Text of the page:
Two sisters' reviews of Young Adult and Middle Grade books, inspired by their lovely library.
American Born Chinese was a very interesting combination of three seemingly unrelated stories. First a young Chinese boy named Jin Wang tries and tries again to fit in at school, and second a monkey learns many new powers but still cannot earn the respect of a god he yearns for.
Genre: Young Adult, Graphic Novel, Fantasy, Cultural, Humor
Rating: 4 stars
All Jin Wang wants is to fit in. When his family moves to a new neighborhood, he suddenly finds that he’s the only Chinese American student at his school. Jocks and bullies pick on him constantly, and he has hardly any friends. Then, to make matters worse, he falls in love with an all-American girl…
Born to rule over all the monkeys in the world, the story of the Monkey King is one of the oldest and greatest Chinese fables. Adored by his subjects, master of the arts of kung-fu, he is the most powerful monkey on earth. But the Monkey King doesn’t want to be a monkey. He wants to be hailed as a god…
Chin-Kee is the ultimate negative Chinese stereotype, and he’s ruining his cousin Danny’s life. Danny’s a popular kid at school, but every year Chin-Kee comes to visit, and every year Danny has to transfer to a new school to escape the shame. This year, though, things quickly go from bad to worse…
These three apparently unrelated tales come together with an unexpected twist, in a modern fable that is hilarious, poignant and action-packed. American Born Chinese is an amazing rise, all the way up to the astonishing climax–and confirms what a growing number of readers already know: Gene Yang is a major talent.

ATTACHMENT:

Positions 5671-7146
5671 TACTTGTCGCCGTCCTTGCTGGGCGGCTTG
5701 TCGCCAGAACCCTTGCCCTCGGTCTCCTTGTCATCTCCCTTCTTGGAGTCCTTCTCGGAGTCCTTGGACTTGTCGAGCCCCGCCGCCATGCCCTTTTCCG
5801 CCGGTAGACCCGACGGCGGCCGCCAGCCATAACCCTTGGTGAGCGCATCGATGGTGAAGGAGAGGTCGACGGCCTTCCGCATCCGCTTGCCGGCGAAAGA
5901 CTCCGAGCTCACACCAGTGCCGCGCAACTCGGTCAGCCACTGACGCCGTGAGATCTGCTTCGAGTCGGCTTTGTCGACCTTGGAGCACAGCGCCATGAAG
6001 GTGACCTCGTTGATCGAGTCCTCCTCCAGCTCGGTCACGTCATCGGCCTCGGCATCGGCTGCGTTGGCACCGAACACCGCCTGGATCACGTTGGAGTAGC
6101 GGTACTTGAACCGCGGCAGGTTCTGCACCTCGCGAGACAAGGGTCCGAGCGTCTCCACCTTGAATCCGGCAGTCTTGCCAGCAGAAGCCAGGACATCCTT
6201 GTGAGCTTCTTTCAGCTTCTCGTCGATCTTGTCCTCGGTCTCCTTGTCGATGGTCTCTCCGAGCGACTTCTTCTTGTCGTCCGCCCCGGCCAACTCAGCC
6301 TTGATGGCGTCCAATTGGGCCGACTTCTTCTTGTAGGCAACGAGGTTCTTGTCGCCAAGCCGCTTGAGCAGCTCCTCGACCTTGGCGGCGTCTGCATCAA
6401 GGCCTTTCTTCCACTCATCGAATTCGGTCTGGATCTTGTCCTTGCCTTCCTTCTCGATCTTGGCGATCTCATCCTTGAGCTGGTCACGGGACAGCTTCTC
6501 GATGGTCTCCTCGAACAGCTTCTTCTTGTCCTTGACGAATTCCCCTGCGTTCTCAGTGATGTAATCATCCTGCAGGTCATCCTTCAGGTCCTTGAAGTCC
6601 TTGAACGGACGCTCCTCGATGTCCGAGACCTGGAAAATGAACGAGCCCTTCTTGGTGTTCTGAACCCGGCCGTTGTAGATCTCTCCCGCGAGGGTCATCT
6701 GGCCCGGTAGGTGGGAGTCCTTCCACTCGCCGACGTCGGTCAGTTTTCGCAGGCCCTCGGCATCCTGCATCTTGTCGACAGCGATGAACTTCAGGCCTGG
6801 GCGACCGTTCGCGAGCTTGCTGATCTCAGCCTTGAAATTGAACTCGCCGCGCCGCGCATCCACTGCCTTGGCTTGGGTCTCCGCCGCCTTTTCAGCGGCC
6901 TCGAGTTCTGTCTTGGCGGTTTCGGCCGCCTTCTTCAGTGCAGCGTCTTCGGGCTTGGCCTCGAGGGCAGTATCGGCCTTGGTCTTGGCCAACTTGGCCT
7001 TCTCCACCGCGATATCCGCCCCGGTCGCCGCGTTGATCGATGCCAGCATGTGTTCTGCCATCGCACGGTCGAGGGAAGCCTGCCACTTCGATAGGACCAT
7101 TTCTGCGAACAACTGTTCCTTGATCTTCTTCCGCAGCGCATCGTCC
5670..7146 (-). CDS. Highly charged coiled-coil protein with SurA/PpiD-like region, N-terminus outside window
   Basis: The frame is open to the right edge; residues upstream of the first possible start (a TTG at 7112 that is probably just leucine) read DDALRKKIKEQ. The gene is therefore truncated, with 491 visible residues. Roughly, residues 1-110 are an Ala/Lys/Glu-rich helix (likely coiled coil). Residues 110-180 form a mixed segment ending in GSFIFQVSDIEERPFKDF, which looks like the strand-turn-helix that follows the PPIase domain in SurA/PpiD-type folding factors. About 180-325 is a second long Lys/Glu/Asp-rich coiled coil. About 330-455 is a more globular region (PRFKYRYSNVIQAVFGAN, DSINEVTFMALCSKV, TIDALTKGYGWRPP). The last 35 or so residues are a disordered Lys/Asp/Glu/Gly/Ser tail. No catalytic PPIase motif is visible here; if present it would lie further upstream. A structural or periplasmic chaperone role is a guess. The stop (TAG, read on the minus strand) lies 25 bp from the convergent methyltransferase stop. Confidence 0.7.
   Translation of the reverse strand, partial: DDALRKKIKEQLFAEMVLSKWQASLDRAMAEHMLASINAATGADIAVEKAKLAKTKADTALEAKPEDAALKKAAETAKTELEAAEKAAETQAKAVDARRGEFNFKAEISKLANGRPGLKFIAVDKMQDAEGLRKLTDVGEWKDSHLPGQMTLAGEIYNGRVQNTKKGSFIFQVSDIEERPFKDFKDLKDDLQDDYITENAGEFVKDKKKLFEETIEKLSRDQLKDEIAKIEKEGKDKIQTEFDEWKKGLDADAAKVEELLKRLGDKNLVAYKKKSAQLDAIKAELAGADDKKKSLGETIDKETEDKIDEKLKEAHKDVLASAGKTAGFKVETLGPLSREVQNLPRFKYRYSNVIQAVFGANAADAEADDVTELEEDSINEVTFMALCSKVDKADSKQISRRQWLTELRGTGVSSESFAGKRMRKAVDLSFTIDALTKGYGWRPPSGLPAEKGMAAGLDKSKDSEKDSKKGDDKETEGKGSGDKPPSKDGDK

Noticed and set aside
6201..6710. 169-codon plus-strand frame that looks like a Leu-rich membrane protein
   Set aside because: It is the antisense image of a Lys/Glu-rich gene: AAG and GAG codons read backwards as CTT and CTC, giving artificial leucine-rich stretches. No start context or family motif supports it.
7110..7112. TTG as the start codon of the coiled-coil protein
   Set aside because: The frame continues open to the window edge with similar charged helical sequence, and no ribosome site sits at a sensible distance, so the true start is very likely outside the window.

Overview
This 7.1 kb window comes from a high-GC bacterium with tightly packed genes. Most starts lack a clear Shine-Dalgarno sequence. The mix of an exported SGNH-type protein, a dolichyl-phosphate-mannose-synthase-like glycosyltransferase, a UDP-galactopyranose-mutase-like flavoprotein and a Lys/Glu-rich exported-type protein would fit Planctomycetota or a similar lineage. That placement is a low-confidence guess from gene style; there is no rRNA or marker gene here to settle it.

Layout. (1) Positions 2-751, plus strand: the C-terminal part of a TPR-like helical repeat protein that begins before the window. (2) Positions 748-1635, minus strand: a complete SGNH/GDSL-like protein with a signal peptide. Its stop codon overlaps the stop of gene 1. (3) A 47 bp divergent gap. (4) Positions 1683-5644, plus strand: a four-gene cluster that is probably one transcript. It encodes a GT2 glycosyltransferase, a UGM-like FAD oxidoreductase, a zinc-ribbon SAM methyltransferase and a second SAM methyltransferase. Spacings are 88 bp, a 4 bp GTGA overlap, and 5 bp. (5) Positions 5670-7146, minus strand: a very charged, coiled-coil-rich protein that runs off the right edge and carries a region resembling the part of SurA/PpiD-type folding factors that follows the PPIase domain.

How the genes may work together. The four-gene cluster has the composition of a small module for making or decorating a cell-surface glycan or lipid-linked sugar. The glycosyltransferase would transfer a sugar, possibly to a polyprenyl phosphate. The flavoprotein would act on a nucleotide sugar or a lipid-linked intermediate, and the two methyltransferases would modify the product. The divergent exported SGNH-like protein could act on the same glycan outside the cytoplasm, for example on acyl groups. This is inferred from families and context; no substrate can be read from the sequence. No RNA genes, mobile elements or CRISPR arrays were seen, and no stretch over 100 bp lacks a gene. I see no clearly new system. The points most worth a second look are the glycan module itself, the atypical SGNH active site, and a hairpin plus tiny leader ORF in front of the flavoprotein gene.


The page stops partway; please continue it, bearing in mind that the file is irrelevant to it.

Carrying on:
American Born Chinese was a very interesting combination of three seemingly unrelated stories. First a young Chinese boy named Jin Wang tries and tries again to fit in at school, and second a monkey learns many new powers but still cannot earn the respect of a god he yearns for. The third tale is of an American teenage boy Danny who has a Chinese cousin Chin-Kee who visits once a year and ruins Danny’s life at school each time. The book switches back and forth between these stories, and each on its own was a fine tale, but the best part was when the true nature of all three were revealed, and the connection made sense. This combination is so unexpected, despite the early foreshadowing, that it is what made me give the book 4 stars. On the whole, this graphic novel was nothing special.
It was hard for me to fall in love with the main characters, which were the monkey, Jin Wang, and Danny, because they all seemed to make such awful decisions and have such poor judgement. I understand that this flaw of all of theirs is a huge part of the story, but it isn’t one I enjoyed. And I found that the final and inevitable “learning” period at the end was very short and didn’t match the amount of mistakes and “learning” the characters needed!
Genre Review: Graphic Novel
The illustrations in this book were very well done — simple but accurate and easy to keep your attention. The style really fit with the sort of book and helped strengthen the theme. However, I think the media of graphic novel was a bit limiting to Gene Luen Yang and might be to other authors as well. Because each panel takes so much effort, it is hard to write a full-length book with a complex plot and character development. But then again, you can show subtle facial expressions with some graphic novel illustrations and there are many more illustrating styles than writing styles that help to tell the story and create a theme.
On the whole, I love graphic novels, some of my favorites (see my full list of favorite graphic novels here) being the Bone series by Jeff Smith, Anya’s Ghost by Vera Brosgol, Castle Waiting by Linda Medley, and Smile by Raina Telgemeier. Graphic novels are a wonderful book style for summer, when you can just pick up two or three at the library and breeze through them in one lazy afternoon.